Google’s aggressive expansion into new markets and the development of new products and services had the purpose to collect more and more users’ data to sell to advertisers. From Gmail, another platform to put ads on and analyzing email text to get information, to YouTube, Google Calendar, Chrome and so on. Google distributed Android operating system for free to compete with Apple, clearly not out of charity, the company simply understood the potential of smartphone as a new and better way to collect data and found a way to penetrate also in this market through Android, in order to become dominant with its search engine even in mobile internet. For this reason, Google made agreements with device manufacturers, that could use Android and have Google Play only with the pre-installation of Google Search and Chrome. This caused the reaction of EU Commission (see section 4.4.2) but served to the purpose of obtaining dominance in the search engine market also with smartphone. Moreover, as we said, Google paid also the main competitor, Apple, to use Google Search as default search engine in Safari.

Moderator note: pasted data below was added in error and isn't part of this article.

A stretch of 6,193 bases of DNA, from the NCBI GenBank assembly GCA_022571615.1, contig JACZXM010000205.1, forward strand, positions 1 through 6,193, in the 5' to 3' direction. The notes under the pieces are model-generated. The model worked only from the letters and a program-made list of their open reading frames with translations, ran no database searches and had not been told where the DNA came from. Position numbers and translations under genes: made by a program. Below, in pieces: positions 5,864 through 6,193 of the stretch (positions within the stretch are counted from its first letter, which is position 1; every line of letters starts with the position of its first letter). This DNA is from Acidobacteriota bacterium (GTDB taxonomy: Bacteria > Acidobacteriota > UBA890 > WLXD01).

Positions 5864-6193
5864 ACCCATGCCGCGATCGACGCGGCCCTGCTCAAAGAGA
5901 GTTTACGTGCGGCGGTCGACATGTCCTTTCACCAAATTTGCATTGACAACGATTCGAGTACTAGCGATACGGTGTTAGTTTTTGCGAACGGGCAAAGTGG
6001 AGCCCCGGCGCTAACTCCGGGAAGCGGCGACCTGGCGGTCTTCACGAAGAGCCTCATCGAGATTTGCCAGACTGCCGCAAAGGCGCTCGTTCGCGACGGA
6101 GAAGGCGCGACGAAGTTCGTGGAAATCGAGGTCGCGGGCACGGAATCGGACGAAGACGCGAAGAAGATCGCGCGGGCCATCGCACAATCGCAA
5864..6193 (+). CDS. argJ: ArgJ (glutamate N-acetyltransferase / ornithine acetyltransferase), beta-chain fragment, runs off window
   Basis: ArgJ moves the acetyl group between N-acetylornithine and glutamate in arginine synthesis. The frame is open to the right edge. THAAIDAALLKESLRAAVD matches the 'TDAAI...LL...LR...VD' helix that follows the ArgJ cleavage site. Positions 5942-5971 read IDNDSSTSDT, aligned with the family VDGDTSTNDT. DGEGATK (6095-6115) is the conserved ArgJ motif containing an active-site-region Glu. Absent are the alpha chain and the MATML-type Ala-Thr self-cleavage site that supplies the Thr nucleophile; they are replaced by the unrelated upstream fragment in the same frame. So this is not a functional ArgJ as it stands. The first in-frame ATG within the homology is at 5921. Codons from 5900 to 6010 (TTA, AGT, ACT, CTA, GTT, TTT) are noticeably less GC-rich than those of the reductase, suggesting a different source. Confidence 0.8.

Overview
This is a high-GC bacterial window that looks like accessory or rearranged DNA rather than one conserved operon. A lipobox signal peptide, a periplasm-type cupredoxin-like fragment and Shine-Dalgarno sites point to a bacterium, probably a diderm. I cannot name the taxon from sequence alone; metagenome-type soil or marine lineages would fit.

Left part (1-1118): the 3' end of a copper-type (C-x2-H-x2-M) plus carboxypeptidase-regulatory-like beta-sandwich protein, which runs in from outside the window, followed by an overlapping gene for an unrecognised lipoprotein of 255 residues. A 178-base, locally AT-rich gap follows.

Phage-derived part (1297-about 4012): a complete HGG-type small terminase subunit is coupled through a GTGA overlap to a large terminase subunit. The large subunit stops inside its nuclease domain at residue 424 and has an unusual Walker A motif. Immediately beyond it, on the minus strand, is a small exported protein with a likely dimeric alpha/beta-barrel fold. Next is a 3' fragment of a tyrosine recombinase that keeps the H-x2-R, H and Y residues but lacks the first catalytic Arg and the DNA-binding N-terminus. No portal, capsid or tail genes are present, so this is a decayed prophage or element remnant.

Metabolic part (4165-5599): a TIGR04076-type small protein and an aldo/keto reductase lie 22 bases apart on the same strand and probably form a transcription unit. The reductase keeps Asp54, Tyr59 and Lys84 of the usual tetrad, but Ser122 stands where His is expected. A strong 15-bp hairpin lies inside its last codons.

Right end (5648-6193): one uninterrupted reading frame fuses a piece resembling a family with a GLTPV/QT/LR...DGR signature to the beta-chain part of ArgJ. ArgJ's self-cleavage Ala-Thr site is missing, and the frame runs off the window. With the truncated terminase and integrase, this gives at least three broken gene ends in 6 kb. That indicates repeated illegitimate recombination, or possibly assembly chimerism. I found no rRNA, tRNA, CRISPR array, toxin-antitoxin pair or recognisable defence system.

The peculiarity was that Google was able to tie together all this services to its core, the search engine, and between them. When you buy a flight and you put your Gmail address to receive the ticket, Google Calendar automatically register the flight on its platform. When you look for a place in Google Search it will use information about your location from Google Maps to better rank results depending on where you are. All Google’s services are correlated and make possible for the company to develop a detailed reconstruction of every user. Newman explains that “the company's creation of a single user data profile system across all its products means that a user is never truly using one product separately, but rather providing data used by advertisers across all of Google's products.”[70] During the years, Google changed from intermediary platform into something else: